The next chapter turns to Jesus of Nazareth: who was this man, what did he do, why did he die – again, keep in mind the relationship to Anselm, Johnson is intent to show that Jesus is about more than is death to satisfy God’s honour. Johnson clearly lays out the scene in which Jesus lived, filled with Jewish hopes and expectations for eschatological redemption. She also begins in this chapter to explore the idea of resurrection (both that which preceded Jesus and hinting at that which followed – this becomes central in the next chapter).

“Maybe one way to interpret the impact of Jesus’ activity would be to say that in the name of the gracious God of Israel he was announcing comfort, and giving people practical tastes of release from captivity in their own situation?” (82)


Following this, Chapter Four looks at the creative work of the apostles and Gospel writers to find meaning in the crucifixion in light of the resurrection and ongoing felt presence of Christ in their midst. Johnson offers an excellent survey of biblical metaphors concerning the cross, their backgrounds and missionary/pastoral purposes.

“The point is that the early Christian communities rose with panache to the challenging task of interpreting Jesus’ death… In light of resurrection faith they used a rich and hope-filled range of metaphors to speak about Jesus’ life given for others. No theories were offered for how any of these metaphors worked. They were announcing that through this Jesus whom they loved, and who had met a terribly negative end, the gracious and merciful God of Israel was doing something profoundly good in the world.” (155)


Chapter Five is the first time Johnson picks up an explicit and sustained ecological focus, exploring the significance of God taking on flesh for a Deep Incarnation – the interrelation and interdependence of creation means that the Incarnation (and its implied solidarity with human fragility and finitude) extends to all of creation.

“God is the holy mystery of love, unfathomable, and always in saving relation to the striving, evolving world.” (180)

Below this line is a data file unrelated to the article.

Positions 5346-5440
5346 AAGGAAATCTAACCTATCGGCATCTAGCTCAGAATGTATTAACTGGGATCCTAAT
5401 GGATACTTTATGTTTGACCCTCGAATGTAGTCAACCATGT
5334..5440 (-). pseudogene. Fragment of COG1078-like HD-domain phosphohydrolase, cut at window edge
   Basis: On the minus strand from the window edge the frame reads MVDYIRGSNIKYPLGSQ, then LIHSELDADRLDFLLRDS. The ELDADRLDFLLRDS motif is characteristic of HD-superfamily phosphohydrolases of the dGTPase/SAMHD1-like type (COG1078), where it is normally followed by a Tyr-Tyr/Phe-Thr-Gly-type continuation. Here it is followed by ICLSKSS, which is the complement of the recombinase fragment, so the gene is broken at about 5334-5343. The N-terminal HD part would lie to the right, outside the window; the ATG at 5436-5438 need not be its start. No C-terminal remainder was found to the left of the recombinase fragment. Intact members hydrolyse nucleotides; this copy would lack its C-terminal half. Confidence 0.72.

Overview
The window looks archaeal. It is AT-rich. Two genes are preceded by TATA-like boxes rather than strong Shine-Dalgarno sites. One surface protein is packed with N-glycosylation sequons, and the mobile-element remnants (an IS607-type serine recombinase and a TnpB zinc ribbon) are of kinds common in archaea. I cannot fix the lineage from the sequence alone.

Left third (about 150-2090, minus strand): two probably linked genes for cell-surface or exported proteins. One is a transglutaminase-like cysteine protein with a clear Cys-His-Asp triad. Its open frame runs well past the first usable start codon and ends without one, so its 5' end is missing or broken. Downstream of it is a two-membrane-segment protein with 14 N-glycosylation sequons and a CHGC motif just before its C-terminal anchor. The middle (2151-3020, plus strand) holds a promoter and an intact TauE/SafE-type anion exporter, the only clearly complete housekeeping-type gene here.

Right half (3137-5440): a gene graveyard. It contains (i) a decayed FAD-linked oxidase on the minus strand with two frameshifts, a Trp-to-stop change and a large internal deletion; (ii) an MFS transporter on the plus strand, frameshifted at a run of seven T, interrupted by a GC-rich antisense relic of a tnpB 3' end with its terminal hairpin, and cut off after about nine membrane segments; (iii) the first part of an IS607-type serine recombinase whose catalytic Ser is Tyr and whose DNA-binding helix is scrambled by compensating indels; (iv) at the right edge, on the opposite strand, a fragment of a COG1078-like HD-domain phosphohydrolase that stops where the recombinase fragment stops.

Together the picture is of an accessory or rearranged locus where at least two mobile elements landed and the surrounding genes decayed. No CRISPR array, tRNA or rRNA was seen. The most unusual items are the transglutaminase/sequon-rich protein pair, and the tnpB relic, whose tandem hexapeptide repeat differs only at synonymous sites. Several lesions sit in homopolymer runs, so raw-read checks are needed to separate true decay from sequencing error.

Finally, in the last chapter, she comes to us. While that includes humans and our own conversion, us extends to the entirety of creation which sings praises, groans in longing, experiences God’s care in death, and will be redeemed to new life in God. In this chapter she offers five imaginative practices for how our faith leads us into love and care of the non-human world. The last sub-section is a barn-burner of a close, drawing threads together and providing a moving summary for anyone who needs to understand the path we’ve taken in a hurry.

 “The best take-away for spirituality and ethics would be a lively sense of the presence of God to all creatures on planet Earth, walking with them in their joy and suffering in order to heal, redeem, and liberate, and a humbled awareness of the creating God who cares especially for the poor and oppressed among human being and among all species. It would also mean a strong appreciation of the living God’s merciful love poured out with out merit on any creature’s part, and a vibrant hope in God that promotes action on behalf of the ecojustice for the flourishing of life. These are the outflows from a theology of salvation as accompaniment, an ‘I am with you to deliver you’ view of God’s saving work.” (222)


If I met a Christian who was interested in taking a first step into a richer understanding of the faith they confess, the God they praise and petition, and the Messiah they follow, this would be one of the first books taken off my shelf.